Summit Sets the Agenda for the Property & Construction Sector

Date: 22/05/2024
Author: Simon Cronin
Company: Greater Manchester Chamber of Commerce

Skills topped the agenda at Greater Manchester Chamber’s Property & Construction Summit at Emirates Old Trafford on 17th May. 

The event brought together leading figures in the industry to debate issues including the Construction and Skills Pipeline and Climate Change.

Stewart Grant, the Chamber’s Property & Construction Chair, opened the summit with the upbeat message that Greater Manchester’s economy was outperforming the rest of the UK and that although we “had been looking down the barrel of a recession, business is in recovery mode.”

Subrahmaniam Krishnan-Harihara, Deputy Director of Research at Greater Manchester Chamber of Commerce, gave an overview of the Property & Construction Sector, saying it was an “an extremely important sector and source of employment in our region” which contributed £205bn to the UK economy and £20bn to the North West economy. He added that in Greater Manchester 95,000 people were employed in the sector, which is made up of 19,000 businesses.

During the debate on the Construction and the Skills Pipeline, panellist Tom Higgins, Director, Laing O’Rourke, gave a stark warning that the construction industry was in danger of “falling over” due its ageing workforce.

He explained that the industry needed to move towards the use of MMC (Modern Methods of Construction) because of the resource and skills challenges facing it and said new skills were required to implement MMC.

He added: “Unless we do things differently, this industry will fall over. We haven’t got the people to do it. We need to start right now training people in the industry.”

He said he believed the problem was the way the sector was perceived in schools: “The frightening thing for me is that schools don’t talk about construction. Construction provides a wide diversity of careers. I don’t believe the schools know what a range of careers there are in construction. If children are not doing well, teachers may then talk about construction. It’s seen as a career of last resort, and it shouldn’t be.”

This problem was compounded, he claimed, by that fact that industry was expected to do the training itself: “Accountancy is taught in universities throughout the UK. I imagine that is not being paid for by the accountancy firms. So why should the construction industry pay?”

He pointed out that while much of the UK’s infrastructure needed to be replaced, this pipeline of projects could not be completed without more people coming into the construction industry.

“We need to be speaking to government about the fact that the industry can’t cope with what is in the pipeline. Hospitals, motorways, prisons and schools all need replacing. Infrastructure is falling around our ears. To renew all that we need the right people. Too many people are leaving and too few people are joining the industry.”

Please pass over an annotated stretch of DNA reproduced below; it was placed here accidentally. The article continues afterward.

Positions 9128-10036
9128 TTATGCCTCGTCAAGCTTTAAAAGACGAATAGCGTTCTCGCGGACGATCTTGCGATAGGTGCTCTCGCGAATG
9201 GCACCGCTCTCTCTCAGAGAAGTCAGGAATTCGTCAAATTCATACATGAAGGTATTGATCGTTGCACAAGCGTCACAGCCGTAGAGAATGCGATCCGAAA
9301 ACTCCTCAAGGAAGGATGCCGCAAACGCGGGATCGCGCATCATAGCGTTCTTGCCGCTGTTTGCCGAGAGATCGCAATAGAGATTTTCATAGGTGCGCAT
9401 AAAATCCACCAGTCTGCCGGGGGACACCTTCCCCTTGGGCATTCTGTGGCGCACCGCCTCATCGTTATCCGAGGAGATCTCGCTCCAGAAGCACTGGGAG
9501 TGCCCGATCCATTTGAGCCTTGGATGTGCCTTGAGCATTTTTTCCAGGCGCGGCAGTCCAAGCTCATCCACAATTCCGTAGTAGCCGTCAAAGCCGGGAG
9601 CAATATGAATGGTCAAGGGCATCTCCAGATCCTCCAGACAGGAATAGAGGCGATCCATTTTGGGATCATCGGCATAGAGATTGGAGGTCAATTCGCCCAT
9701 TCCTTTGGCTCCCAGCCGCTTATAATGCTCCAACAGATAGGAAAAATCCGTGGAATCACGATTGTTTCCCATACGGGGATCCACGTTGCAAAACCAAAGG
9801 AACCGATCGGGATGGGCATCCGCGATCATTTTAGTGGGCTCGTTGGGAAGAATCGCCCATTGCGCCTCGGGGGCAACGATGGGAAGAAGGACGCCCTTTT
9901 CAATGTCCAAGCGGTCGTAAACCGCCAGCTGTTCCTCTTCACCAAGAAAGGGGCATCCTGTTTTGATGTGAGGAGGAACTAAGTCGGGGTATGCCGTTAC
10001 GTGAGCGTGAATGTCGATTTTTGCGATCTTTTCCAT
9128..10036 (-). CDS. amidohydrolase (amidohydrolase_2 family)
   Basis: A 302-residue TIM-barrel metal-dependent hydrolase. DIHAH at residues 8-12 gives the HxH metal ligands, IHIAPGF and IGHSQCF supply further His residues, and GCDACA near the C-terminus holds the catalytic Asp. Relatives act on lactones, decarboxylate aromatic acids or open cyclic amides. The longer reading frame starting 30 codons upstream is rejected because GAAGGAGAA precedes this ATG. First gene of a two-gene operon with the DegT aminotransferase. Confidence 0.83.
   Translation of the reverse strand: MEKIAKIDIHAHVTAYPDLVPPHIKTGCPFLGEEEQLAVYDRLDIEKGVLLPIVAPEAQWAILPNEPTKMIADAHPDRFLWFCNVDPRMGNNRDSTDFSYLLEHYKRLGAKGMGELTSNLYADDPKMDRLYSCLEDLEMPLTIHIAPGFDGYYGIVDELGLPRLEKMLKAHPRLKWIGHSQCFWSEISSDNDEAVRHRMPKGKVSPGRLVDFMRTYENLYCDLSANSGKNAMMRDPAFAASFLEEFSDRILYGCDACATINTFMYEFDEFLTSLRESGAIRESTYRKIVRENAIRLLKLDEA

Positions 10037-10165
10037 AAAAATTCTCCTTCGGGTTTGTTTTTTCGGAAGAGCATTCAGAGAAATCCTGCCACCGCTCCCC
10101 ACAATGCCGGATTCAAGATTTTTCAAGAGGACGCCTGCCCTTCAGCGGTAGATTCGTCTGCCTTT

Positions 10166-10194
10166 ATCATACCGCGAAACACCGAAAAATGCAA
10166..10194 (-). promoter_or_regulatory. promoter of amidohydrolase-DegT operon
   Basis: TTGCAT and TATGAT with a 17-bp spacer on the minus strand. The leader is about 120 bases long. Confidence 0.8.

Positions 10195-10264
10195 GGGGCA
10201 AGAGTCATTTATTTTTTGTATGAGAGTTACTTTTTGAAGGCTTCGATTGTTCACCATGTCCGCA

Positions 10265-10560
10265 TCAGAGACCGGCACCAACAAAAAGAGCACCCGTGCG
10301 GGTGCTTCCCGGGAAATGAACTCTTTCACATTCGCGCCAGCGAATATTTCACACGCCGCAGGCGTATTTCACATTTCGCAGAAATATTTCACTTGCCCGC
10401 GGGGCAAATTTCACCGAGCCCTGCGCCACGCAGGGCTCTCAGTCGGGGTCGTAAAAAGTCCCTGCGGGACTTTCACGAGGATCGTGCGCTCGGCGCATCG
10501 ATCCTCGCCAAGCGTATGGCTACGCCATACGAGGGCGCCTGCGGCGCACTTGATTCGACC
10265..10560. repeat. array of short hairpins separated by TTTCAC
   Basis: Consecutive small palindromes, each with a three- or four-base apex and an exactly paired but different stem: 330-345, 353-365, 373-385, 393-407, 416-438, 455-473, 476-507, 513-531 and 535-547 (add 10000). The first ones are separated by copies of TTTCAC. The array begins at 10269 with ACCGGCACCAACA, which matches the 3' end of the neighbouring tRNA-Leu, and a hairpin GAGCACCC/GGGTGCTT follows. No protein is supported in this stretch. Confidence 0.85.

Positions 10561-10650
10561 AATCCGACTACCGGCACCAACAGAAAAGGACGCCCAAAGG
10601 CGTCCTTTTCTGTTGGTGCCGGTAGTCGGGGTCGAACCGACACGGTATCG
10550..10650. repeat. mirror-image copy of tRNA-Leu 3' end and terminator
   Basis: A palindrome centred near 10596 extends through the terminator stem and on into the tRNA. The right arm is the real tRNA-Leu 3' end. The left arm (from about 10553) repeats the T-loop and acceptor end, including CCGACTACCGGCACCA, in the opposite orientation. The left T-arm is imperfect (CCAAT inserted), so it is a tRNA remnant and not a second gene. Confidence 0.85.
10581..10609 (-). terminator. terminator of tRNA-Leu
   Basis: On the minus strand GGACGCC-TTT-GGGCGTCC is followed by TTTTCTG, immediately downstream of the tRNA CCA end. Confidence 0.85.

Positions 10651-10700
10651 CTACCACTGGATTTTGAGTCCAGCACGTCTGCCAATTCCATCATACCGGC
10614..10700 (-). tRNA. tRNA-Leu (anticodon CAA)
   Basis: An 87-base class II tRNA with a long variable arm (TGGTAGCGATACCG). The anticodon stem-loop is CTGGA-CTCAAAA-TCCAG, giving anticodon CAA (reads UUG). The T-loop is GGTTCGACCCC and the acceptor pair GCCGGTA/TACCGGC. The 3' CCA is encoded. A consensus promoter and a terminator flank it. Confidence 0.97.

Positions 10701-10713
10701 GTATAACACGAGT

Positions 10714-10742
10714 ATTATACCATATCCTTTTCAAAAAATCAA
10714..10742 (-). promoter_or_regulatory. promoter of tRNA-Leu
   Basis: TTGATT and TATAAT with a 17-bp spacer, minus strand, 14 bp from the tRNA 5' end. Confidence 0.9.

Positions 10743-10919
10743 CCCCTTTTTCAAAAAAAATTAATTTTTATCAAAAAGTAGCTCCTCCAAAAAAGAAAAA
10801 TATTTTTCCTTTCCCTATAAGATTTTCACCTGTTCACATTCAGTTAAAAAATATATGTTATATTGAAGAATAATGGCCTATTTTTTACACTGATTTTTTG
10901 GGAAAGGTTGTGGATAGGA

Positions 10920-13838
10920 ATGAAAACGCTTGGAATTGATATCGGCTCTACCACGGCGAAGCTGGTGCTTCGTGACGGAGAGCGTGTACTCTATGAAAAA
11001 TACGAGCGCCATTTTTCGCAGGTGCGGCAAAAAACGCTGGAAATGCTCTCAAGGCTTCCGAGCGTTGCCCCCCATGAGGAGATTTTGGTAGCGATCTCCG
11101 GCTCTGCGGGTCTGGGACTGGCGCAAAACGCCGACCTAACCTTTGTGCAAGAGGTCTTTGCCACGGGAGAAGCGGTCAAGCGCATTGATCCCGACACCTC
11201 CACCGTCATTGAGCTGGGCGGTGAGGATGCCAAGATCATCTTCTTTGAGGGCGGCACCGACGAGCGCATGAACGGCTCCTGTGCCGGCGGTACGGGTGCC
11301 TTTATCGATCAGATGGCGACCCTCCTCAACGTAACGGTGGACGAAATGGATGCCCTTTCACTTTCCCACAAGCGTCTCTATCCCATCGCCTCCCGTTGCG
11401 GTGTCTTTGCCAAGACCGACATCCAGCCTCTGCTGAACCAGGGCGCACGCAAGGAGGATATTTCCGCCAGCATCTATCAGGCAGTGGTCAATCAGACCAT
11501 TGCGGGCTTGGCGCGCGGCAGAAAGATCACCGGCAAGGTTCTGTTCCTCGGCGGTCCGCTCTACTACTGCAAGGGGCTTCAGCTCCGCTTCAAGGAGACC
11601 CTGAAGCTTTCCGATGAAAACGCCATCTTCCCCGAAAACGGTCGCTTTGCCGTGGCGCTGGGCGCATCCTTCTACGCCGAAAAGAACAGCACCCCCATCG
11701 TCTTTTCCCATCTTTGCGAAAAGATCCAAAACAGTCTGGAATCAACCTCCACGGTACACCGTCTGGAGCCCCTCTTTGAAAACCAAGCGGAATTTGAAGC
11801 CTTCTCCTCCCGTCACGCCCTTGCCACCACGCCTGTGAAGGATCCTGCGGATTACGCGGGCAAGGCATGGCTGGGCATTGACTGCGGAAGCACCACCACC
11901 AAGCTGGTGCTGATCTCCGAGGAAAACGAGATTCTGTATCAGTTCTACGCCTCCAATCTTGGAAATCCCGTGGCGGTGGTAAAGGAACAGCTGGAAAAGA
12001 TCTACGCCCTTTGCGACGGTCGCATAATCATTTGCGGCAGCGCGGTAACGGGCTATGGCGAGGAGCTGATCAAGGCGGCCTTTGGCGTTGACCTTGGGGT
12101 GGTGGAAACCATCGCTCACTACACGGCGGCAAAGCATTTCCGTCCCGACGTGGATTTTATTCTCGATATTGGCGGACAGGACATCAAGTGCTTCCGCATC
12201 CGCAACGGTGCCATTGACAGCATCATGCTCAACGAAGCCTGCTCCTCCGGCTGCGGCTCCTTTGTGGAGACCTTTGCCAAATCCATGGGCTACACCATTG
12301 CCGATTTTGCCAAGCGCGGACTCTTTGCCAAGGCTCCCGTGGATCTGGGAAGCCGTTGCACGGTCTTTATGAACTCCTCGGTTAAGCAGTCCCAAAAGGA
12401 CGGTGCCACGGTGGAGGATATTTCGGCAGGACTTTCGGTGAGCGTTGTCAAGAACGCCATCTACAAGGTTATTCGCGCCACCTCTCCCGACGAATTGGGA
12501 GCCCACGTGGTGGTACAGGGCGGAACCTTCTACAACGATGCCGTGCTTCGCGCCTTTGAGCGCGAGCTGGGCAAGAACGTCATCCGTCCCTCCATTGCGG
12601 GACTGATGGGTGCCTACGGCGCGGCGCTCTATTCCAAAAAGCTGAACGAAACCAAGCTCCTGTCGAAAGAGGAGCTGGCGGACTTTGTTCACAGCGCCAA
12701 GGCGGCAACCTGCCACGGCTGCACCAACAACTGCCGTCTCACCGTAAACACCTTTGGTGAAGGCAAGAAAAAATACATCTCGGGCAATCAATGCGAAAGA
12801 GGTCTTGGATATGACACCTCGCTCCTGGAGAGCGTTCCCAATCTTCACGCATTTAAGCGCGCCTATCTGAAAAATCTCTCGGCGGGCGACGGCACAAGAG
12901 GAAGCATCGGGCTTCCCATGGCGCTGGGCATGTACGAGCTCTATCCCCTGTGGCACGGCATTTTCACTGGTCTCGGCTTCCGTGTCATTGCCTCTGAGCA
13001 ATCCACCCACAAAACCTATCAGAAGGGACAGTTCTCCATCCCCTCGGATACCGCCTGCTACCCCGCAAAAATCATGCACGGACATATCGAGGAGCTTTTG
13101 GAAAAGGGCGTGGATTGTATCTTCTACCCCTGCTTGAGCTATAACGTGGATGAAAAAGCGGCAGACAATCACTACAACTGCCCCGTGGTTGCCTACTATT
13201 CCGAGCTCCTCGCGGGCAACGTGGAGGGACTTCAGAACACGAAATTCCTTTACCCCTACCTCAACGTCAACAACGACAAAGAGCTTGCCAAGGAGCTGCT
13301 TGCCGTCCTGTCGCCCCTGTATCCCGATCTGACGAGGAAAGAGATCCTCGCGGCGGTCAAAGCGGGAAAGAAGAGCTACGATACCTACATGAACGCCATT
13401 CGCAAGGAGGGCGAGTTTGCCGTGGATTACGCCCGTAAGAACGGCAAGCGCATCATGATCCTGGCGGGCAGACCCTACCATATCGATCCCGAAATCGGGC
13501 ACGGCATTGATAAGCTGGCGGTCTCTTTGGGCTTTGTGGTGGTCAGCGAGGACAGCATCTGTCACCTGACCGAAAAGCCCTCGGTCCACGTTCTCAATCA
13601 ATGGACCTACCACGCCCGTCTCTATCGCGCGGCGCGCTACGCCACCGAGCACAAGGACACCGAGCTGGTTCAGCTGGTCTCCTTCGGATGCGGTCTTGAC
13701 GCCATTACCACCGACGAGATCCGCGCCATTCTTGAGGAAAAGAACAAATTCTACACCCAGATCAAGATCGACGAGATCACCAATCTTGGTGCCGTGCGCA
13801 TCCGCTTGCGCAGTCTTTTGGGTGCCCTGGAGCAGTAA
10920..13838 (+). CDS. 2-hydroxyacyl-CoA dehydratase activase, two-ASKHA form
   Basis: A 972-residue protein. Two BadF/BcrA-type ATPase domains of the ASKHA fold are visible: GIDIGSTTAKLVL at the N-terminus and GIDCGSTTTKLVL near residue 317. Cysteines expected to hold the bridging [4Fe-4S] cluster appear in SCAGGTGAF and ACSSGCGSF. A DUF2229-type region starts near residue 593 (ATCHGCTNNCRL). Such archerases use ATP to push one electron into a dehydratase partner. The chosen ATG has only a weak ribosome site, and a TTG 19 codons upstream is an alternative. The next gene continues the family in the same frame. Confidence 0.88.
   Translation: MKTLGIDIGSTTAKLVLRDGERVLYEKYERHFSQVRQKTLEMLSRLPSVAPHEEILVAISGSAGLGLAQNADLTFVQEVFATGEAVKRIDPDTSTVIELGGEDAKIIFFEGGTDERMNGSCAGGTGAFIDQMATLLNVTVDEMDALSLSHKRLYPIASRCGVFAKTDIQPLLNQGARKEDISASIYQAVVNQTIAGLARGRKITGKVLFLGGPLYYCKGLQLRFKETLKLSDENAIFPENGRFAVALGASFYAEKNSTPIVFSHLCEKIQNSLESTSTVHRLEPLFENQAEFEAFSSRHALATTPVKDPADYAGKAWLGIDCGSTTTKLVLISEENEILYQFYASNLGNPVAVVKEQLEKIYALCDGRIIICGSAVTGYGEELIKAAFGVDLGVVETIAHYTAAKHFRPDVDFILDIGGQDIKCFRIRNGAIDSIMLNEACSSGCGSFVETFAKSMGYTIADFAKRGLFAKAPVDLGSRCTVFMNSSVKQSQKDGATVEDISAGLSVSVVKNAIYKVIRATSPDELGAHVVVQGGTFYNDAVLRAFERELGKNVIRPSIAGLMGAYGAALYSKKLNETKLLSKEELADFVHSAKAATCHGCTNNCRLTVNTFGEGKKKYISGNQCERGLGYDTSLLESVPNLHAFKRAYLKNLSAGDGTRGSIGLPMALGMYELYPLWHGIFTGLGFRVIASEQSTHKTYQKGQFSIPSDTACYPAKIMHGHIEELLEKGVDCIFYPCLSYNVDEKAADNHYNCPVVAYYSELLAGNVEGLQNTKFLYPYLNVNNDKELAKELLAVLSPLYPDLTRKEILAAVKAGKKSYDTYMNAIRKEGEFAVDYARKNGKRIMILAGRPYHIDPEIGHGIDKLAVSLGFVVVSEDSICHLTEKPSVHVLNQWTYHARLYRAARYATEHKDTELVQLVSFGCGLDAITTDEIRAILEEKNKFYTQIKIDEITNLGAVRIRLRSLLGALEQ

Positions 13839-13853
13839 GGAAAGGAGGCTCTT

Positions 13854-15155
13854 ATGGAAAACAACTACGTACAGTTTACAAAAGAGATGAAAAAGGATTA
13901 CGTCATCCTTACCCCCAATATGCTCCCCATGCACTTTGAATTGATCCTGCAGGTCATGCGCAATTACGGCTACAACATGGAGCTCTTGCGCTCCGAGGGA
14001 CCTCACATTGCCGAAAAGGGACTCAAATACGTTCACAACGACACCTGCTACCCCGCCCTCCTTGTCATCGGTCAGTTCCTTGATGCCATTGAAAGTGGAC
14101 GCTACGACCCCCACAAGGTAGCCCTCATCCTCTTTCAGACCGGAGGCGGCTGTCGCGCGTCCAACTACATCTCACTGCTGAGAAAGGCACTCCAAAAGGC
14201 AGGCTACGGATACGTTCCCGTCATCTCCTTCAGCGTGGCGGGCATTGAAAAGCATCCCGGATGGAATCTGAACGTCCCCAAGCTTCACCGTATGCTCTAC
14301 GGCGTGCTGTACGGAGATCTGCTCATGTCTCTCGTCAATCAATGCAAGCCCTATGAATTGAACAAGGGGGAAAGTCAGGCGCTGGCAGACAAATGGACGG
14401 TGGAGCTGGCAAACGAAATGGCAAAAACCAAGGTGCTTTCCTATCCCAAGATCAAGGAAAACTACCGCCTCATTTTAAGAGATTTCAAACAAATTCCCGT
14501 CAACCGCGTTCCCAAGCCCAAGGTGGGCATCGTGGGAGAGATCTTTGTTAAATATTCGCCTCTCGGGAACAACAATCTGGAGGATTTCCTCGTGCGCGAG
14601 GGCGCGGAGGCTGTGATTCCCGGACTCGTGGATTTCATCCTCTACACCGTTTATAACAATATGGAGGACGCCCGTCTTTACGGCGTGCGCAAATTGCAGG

After the debate on the Construction and Skills Pipeline, delegates were able to attend one of three workshops on the topics of A Digital Future, Levelling Up and Future Proofing Our City and Town Centres.

The workshops were followed by a second panel discussion on the subject of ‘Climate Emergency Crisis or Opportunity?’ The panellists highlighted the many challenges climate change would bring, including rising temperatures and extreme weather events, but also the opportunity for our region to be a leader in sustainable innovation and adaptation.

In his keynote speech at the summit, Andy Burnham, Mayor of Greater Manchester, set out the challenges and opportunities facing our area in the years ahead.

He said: “Greater Manchester is growing faster than the UK economy and is predicted to grow faster. We’ve not been able to say that in most of our lifetimes.”

And he emphasised it was not just the city centre that was growing: “The power of the city is beginning to benefit the surrounding towns. It is spreading to these other centres around the city region. The chief among them is Stockport. It’s the first part of our area to prove that it’s not city versus town.”

He highlighted how skills were being brought under local control through the Trailblazer Devolution Deal but pointed out technical education in the UK had been neglected for too long.

“Like many other things in this country, the skills system was fragmented in the 1980s,” he said, “so it’s hard for businesses to get what they need.”

Paying tribute to the work of “our Chamber” on skills, he added: “We were lucky that Clive and the Chamber had already done a lot of the work for us in the LSIP.”

In his closing remarks at the summit, Clive Memmott OBE, Chief Executive of Greater Manchester Chamber, said: “The devolution genie is out of the bottle and Greater Manchester is leading the way. It totally changes the way we go about things and the way decisions are made.”

He also returned to the theme of skills saying: “There needs to be an equal pathway between the technical and academic route. We gutted our technical education years ago and we have to put it right.”

Diane Elebert-Morgan, Property & Construction Group Manager, said: “It was wonderful to see so many industry leaders come together and debate the key issues of the sector. This was an exciting and engaging event which will set the agenda for the years ahead.

“There’s no doubt that the Property & Construction sector faces many challenges, not least the skills gap, but Greater Manchester is starting to meet these challenges by taking control of our skills system. We also benefit from having businesses committed to working together with the Mayor and education providers to tackle these issues.”